SIMFEROPOL, February 19. /TASS/. Russia will continue efforts to return the Scythian gold collection back to Crimean museums from the Netherlands, Russian president’s culture adviser Vladimir Tolstoy said on Monday.
"Naturally, Russia will not cease its efforts to return the artefacts kept in the Netherlands back to Crimean museums. But it will take a lot of patience. It is a long and difficult path. We are keeping an eye on it," he said.
Developments around the Scythian gold collection
The Scythian gold collection, a collection of showpieces containing more than 2,000 objects with an estimated insurance value of about $2 mln, was put on view at the Allard Pierson Museum in Amsterdam in February 2014 when Crimea was still part of Ukraine. However, after Crimea reunited with Russia in March 2014, an uncertainty over the collection arose as both Russia and Ukraine claimed the exhibits. In light of this, the University of Amsterdam has suspended the handover procedure until the dispute is legally settled or until the parties reach a peaceful agreement.
The Crimean museums claim their full right to the collection on the grounds that all the exhibits were found on Crimea’s territory and were stored in the peninsula’s museums. The Central Museum of Tavrida, the Kerch Historical and Cultural Preserve, the Bakhchysarai Historical and Cultural Preserve and the Chersonesus Historical and Cultural Preserve are among those museums whose items are currently kept in Amsterdam. Items provided for the exhibition by a Kiev museum, were returned to Ukraine in September 2016.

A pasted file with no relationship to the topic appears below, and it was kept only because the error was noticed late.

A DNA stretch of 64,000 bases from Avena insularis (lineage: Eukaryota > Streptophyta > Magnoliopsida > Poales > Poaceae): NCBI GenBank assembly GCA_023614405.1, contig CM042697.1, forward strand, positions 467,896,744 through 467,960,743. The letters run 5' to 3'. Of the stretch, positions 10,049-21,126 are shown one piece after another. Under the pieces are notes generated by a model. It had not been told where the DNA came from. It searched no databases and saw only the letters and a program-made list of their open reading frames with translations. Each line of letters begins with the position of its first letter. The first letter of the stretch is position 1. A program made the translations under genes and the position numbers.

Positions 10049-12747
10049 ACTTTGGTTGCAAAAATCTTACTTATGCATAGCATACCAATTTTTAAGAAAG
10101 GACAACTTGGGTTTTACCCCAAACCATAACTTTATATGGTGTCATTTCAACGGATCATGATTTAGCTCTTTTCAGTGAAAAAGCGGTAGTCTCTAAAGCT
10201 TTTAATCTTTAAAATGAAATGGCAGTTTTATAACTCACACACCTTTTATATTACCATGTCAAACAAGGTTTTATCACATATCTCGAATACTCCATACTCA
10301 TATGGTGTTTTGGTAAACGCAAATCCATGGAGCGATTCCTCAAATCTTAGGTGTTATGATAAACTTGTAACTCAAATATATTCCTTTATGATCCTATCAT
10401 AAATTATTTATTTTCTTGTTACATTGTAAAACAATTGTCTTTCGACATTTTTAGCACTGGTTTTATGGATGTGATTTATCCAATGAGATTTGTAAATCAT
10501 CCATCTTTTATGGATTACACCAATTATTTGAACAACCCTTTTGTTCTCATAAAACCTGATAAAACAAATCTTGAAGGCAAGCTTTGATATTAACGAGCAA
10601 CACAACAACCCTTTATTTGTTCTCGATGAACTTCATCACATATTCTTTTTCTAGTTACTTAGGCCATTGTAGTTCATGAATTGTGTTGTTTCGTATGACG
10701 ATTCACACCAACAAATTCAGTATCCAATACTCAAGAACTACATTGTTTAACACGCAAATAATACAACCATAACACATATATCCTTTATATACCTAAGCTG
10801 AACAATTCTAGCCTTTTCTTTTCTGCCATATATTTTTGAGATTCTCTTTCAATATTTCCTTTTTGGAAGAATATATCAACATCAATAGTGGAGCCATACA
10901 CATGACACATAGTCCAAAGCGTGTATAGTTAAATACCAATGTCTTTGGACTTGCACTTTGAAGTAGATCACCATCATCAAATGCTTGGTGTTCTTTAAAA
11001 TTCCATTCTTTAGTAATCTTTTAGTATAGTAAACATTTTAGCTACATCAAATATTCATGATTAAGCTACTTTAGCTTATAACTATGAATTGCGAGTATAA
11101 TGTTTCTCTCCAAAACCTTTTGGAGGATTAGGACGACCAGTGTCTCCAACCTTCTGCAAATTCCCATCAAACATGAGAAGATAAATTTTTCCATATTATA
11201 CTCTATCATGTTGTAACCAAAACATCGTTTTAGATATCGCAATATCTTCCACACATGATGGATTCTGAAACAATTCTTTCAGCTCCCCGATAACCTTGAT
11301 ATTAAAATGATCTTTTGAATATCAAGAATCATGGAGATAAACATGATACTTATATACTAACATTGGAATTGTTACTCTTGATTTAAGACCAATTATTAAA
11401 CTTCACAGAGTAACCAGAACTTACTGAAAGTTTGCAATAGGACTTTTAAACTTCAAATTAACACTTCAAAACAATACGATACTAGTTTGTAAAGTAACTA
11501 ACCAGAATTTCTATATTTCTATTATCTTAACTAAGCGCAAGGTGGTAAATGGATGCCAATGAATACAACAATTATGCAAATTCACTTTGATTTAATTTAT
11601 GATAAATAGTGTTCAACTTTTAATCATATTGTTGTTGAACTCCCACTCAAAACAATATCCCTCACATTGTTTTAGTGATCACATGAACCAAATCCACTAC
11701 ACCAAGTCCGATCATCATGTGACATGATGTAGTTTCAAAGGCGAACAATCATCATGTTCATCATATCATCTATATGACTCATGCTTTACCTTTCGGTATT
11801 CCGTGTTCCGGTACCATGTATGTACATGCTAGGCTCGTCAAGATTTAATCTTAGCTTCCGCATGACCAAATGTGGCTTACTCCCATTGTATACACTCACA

Amsterdam’s district court ruled in December 2016 that the Scythian gold should be returned to the Ukrainian side. That said, the court refused to decide on ownership, noting that this issue should be settled after the collection is returned to Ukraine. On March 28, 2017, the Amsterdam Court of Appeals received a petition from the Crimean museums to settle the Scythian gold dispute. Director of the Central Museum of Tavrida Andrey Malgin said in November 2017 the Amsterdam Court of Appeals may look into the petition in the winter or spring of 2018.